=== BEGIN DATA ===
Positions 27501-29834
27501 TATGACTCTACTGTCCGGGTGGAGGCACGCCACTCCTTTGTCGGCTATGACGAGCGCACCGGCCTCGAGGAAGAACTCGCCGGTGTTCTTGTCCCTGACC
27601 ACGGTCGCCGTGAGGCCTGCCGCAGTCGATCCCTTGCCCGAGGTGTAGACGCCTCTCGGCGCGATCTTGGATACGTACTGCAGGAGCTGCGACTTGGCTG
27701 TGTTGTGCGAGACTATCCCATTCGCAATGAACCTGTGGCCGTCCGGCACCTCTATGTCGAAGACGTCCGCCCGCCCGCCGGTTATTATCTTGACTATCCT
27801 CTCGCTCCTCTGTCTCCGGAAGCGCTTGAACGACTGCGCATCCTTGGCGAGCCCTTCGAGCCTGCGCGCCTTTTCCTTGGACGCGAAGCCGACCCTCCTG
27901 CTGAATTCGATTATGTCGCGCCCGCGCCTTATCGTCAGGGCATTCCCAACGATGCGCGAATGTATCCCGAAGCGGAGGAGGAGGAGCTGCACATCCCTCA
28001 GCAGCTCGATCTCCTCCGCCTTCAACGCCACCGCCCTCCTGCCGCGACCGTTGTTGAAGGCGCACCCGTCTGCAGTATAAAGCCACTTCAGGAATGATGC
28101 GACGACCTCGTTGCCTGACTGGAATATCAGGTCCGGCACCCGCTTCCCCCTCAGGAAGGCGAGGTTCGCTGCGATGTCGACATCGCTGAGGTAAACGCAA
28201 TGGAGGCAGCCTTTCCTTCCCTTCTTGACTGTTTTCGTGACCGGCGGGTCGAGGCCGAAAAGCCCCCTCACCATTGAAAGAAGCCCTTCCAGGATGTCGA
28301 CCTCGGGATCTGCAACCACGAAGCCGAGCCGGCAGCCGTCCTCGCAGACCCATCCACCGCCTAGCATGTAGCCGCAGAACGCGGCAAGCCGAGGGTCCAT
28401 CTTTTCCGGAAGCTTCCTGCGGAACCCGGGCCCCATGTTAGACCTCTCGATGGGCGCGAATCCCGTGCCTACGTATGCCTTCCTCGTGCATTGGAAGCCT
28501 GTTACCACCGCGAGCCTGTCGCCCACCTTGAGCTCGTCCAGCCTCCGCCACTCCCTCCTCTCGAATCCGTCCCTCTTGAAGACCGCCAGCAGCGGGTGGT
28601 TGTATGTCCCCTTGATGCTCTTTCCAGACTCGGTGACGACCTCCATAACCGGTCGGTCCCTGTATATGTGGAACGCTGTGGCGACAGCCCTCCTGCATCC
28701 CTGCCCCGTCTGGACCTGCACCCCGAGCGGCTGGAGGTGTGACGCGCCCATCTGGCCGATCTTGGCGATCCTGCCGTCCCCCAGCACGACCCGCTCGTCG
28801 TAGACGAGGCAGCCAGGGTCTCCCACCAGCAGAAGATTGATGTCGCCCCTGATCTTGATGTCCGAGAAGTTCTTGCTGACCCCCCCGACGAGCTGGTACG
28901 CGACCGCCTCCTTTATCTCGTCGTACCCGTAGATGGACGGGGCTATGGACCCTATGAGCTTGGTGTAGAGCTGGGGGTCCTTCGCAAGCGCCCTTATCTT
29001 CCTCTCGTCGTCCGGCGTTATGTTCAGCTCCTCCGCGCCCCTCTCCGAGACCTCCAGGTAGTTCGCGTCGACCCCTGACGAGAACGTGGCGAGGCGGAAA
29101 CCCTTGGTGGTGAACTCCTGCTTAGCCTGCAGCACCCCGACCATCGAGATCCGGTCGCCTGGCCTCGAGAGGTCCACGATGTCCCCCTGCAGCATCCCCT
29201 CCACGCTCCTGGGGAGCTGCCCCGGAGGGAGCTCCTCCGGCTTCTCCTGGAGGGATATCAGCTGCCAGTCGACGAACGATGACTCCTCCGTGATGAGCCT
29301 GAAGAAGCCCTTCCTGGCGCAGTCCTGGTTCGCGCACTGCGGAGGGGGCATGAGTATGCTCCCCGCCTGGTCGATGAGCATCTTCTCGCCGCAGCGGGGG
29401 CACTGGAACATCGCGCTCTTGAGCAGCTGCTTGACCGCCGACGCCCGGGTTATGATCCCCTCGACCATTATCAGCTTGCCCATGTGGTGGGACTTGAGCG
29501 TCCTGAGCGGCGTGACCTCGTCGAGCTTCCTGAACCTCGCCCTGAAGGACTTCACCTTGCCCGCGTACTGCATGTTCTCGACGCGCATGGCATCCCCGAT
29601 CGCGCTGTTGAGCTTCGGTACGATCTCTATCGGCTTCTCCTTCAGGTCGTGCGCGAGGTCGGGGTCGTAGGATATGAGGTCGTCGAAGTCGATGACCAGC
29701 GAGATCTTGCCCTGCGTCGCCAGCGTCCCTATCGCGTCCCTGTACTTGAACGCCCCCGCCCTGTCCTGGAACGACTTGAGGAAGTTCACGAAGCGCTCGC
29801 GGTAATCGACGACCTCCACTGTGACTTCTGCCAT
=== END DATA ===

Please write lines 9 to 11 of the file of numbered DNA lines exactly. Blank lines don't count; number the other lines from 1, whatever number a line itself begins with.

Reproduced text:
28201 TGGAGGCAGCCTTTCCTTCCCTTCTTGACTGTTTTCGTGACCGGCGGGTCGAGGCCGAAAAGCCCCCTCACCATTGAAAGAAGCCCTTCCAGGATGTCGA
28301 CCTCGGGATCTGCAACCACGAAGCCGAGCCGGCAGCCGTCCTCGCAGACCCATCCACCGCCTAGCATGTAGCCGCAGAACGCGGCAAGCCGAGGGTCCAT
28401 CTTTTCCGGAAGCTTCCTGCGGAACCCGGGCCCCATGTTAGACCTCTCGATGGGCGCGAATCCCGTGCCTACGTATGCCTTCCTCGTGCATTGGAAGCCT